The global race to produce electric cargo vans to meet the growing demand has begun.   -  Photo: Ford/Farizon/Iveco/Work Truck

The global race to produce electric cargo vans to meet the growing demand has begun. 

Photo: Ford/Farizon/Iveco/Work Truck

There are electric medium-duty and heavy-duty trucks, but what about electric commercial vans?

As more fleets transition to sustainable solutions, many companies are having trouble finding electric cargo vans.

Ford and Mercedes do have electric vans, but supply is limited. Why have OEMs been slow to produce them in the U.S.?

An article from Reuters reported that the major automakers are still experiencing supply-chain challenges. And with limited options, fleets seek elsewhere — like the UK, Italy, and China.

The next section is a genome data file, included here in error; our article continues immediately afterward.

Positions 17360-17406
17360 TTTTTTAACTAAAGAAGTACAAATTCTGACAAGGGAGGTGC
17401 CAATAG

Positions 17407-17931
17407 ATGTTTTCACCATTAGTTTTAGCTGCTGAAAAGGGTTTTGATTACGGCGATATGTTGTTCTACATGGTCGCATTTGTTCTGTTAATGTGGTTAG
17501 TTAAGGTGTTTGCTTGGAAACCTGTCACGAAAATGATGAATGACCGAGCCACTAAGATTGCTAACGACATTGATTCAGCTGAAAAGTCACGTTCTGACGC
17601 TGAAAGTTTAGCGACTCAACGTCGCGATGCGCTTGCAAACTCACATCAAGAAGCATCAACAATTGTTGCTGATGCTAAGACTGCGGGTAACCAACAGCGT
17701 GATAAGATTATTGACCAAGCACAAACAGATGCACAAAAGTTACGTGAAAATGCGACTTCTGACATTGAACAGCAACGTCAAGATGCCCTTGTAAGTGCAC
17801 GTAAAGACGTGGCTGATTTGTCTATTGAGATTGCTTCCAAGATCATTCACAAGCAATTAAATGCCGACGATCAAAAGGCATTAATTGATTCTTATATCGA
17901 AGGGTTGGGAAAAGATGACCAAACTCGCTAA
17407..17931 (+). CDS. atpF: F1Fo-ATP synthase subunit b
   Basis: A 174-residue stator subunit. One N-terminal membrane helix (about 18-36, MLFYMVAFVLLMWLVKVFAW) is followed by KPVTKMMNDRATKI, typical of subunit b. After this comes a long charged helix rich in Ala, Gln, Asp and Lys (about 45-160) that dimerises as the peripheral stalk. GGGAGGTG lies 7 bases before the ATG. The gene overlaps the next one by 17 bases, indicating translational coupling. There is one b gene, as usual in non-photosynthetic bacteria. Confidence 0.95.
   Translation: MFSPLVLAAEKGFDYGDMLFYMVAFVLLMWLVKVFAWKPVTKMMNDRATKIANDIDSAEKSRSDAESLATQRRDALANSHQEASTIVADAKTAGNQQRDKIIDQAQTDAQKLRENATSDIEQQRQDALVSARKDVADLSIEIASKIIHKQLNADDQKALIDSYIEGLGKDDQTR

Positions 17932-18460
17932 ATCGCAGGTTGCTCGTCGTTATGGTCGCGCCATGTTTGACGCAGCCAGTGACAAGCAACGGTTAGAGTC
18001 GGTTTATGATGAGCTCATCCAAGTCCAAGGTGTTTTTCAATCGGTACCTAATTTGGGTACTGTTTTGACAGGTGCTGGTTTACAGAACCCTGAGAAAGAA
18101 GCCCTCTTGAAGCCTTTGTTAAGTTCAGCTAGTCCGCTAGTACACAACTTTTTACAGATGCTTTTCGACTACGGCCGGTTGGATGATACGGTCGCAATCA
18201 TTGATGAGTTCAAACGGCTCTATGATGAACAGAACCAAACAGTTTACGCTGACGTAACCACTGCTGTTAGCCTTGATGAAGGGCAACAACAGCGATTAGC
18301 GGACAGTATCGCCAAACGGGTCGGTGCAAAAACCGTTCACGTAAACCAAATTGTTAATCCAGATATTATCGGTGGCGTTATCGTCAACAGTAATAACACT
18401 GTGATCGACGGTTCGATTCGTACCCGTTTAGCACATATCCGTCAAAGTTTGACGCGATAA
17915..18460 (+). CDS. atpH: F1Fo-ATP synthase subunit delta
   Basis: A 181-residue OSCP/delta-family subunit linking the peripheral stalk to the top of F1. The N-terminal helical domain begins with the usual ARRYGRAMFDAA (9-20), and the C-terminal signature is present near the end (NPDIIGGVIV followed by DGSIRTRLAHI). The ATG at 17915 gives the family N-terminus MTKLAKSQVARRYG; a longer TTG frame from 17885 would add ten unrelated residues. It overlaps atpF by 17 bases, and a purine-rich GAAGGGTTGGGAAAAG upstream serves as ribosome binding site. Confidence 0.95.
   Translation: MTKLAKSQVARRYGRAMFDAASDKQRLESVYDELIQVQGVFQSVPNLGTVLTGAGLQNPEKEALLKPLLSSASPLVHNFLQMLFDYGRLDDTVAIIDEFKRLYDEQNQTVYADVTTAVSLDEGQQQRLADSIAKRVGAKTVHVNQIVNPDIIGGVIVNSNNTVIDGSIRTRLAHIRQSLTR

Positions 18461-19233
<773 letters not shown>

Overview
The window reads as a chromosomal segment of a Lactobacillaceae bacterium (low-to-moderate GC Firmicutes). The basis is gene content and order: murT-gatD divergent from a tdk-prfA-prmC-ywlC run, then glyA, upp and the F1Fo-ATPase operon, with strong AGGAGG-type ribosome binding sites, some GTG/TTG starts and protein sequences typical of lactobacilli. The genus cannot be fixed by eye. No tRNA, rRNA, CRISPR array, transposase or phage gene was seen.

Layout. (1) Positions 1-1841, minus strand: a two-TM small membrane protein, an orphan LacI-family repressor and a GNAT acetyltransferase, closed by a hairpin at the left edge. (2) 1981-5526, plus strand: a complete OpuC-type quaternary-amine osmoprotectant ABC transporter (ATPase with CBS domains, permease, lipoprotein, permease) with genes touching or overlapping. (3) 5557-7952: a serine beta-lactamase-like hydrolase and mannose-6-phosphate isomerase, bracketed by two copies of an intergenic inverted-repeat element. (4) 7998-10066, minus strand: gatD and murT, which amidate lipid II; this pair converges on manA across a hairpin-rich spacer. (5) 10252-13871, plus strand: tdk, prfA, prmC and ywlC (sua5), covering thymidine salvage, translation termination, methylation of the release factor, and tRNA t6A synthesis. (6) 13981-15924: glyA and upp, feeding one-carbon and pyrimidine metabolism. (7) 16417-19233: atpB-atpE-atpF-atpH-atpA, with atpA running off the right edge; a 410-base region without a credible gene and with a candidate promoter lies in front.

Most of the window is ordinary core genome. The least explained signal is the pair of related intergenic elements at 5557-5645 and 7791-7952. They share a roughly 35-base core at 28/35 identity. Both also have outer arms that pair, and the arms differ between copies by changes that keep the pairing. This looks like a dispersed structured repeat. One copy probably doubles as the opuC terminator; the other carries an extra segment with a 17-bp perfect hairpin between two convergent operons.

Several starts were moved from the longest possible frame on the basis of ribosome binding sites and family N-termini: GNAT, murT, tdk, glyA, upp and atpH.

International Electric Van Market Is Outpacing the US

Italian truck maker Iveco Group produces three different electric vans, as well as trucks and buses. A spokesman told Reuters, “It should produce several thousand of its new eDAILY ECV model this year, adding that van production has been hit by component shortages and high raw material costs.”

And according to International Council on Clean Transportation, Chinese carmaker Maxus had around 6% of Europe's new electric cargo van market in 2022, including the UK, selling nearly 5,000 vans.

That total is more than Ford, Nissan (7201.T), or Fiat, and up 28% versus 2021.

Plus, Farizon owned by China’s Geely, is looking to take some market share with its electric vans getting delivered in 2024.

In the end, there is more demand than supply. And experts say major OEMs such as Mercedes and Ford underestimated the demand and are struggling to catch up, making room for more competitors.

From Gas to Electric: The Latest Cargo Vans Available

About the author
Hillary Weiss

Hillary Weiss

Senior Editor

Hillary Weiss is a former senior editor at Bobit. She has a decade of digital publishing experience and a passion for all things related to fleets.

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